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Contract-Based Design: Theories and Applications

Citation

Phan-Minh, Tung (2021) Contract-Based Design: Theories and Applications. Dissertation (Ph.D.), California Institute of Technology. doi:10.7907/8vp7-kd82. https://resolver.caltech.edu/CaltechTHESIS:01132021-065636010

Abstract

Most things we know only exist in relation to one another. Their states are strongly coupled due to dependencies that arise from such relations. For a system designer, acknowledging the presence of these dependencies is as crucial to guaranteeing performance as studying them. As the roles played by technology in fields such as transportation, healthcare, and finance continue to be more profound and diverse, modern engineering systems have grown to be more reliant on the integration of technologies across multiple disciplines and their requirements. The need to ensure proper division of labor, integration of system modules, and attribution of legal responsibility calls for a more methodological look into co-design considerations. Originally conceived in computer programming, contract-based reasoning is a design approach whose promise of a formal compositional paradigm is receiving attention from a broader engineering community. Our work is dedicated to narrowing the gap between the theory and application of this yet nascent framework.

In the first half of this dissertation, we introduce a model interface contract theory for input/output automata with guards and a formalization of the directive-response architecture using assume-guarantee contracts and show how these may be used to guide the formal design of a traffic intersection and an automated valet parking system respectively. Next, we address a major drawback of assume-guarantee contracts, i.e., the problem of a void contract due to antecedent failure. Our proposed solution is a reactive version of assume-guarantee contracts that enables direct specification at the assumption and guarantee level along with a novel synthesis algorithm that exposes the effects of failures on the contract structure. This is then used to help optimize, adapt, and robustify our design against an uncertain environment.

In light of ongoing development of autonomous driving technologies and its potential impact on the safety of future transportation, the second half of this work is dedicated to the application of the design-by-contract framework to the distributed control of autonomous vehicles. We start by defining and proving properties of "assume-guarantee profiles," our proposed approach to transparent distributed multi-agent decision making and behavior prediction. Next, we provide a local conflict resolution algorithm in the context of a quasi-simultaneous game which guarantees safety and liveness to the composition of autonomous vehicle systems in this game. Finally, to facilitate the extension of these frameworks to real-life urban driving settings, we also supply an effective method to predict agent behavior that utilizes recent advances in machine learning research.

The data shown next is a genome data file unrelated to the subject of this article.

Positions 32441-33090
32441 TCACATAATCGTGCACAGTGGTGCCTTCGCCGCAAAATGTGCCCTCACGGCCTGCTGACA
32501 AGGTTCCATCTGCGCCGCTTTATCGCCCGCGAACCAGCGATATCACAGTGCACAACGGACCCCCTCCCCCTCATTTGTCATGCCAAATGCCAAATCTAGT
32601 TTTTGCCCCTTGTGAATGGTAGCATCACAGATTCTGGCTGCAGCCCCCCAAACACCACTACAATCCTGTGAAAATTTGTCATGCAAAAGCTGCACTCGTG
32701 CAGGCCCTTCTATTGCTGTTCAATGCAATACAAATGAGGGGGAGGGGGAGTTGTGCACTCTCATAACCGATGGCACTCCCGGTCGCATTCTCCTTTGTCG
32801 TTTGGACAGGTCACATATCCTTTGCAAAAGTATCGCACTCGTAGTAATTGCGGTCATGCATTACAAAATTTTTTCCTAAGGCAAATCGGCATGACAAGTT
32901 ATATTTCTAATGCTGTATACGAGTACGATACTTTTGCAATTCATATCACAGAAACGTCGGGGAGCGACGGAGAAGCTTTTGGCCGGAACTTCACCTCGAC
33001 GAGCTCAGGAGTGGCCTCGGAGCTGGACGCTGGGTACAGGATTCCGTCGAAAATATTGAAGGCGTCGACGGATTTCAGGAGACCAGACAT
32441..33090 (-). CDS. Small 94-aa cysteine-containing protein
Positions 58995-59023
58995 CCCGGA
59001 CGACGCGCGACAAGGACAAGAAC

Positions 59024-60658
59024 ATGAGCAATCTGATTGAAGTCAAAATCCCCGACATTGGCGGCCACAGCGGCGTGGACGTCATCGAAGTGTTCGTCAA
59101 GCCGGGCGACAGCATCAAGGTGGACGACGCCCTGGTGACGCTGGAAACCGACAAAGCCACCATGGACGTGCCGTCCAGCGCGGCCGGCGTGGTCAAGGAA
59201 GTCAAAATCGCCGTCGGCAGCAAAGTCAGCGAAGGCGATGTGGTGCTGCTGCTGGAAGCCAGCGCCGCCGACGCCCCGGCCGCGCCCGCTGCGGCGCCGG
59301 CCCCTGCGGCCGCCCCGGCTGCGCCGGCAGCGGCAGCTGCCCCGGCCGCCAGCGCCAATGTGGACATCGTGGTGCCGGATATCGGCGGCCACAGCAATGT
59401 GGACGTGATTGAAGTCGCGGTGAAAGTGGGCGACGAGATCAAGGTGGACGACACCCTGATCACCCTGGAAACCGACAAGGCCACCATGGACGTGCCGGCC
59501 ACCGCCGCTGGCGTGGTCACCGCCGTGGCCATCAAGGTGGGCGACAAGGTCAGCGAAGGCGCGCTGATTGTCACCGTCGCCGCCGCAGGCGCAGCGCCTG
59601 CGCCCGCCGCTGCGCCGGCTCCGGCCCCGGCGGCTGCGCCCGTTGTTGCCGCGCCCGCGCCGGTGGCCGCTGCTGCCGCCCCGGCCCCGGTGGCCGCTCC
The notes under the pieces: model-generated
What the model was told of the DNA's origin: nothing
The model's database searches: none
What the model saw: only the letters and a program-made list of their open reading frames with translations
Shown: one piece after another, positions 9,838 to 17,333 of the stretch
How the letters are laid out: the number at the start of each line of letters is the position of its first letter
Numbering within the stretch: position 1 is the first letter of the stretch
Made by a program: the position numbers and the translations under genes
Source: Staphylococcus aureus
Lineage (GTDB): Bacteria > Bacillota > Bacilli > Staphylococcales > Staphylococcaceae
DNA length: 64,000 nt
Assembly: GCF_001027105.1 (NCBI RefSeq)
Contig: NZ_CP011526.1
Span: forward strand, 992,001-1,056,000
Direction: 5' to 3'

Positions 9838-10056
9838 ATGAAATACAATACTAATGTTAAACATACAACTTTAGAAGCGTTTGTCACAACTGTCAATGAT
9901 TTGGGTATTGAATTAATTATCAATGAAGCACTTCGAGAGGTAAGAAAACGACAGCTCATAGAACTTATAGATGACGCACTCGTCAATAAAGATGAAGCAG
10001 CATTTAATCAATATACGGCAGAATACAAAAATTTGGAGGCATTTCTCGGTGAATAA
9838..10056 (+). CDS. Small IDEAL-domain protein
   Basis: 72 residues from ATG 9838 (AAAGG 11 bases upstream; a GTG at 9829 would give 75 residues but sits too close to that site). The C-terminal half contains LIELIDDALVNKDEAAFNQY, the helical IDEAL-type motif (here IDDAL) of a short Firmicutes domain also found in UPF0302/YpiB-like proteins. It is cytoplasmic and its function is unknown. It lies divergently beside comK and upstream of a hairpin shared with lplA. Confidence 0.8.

Item Type:Thesis (Dissertation (Ph.D.))
Subject Keywords:Formal Methods; Design by Contracts; Control Theory; Systems Engineering; Autonomy
Degree Grantor:California Institute of Technology
Division:Engineering and Applied Science
Major Option:Mechanical Engineering
Minor Option:Computer Science
Thesis Availability:Public (worldwide access)
Research Advisor(s):
  • Murray, Richard M.
Thesis Committee:
  • Burdick, Joel Wakeman (chair)
  • Doyle, John Comstock
  • Chandy, K. Mani
  • Murray, Richard M.
Defense Date:18 December 2020
Funders:
Funding AgencyGrant Number
Jack Kent Cooke FoundationUNSPECIFIED
Denso CorporationUNSPECIFIED
NSFUNSPECIFIED
Record Number:CaltechTHESIS:01132021-065636010
Persistent URL:https://resolver.caltech.edu/CaltechTHESIS:01132021-065636010
DOI:10.7907/8vp7-kd82
Related URLs:
URLURL TypeDescription
https://doi.org/10.23919/ACC.2019.8814789DOIArticle adapted for Chapter 3.
https://doi.org/10.1109/CDC40024.2019.9030068DOIArticle adapted for Chapter 6.
https://arxiv.org/abs/2011.14148arXivArticle adapted for Chapter 7.
https://doi.org/10.1109/CVPR42600.2020.01408DOIArticle adapted for Chapter 8.
ORCID:
AuthorORCID
Phan-Minh, Tung000-0002-1403-5197
Default Usage Policy:No commercial reproduction, distribution, display or performance rights in this work are provided.
ID Code:14052
Collection:CaltechTHESIS
Deposited By: Tung Phan
Deposited On:19 Jan 2021 20:47
Last Modified:23 Feb 2021 22:49

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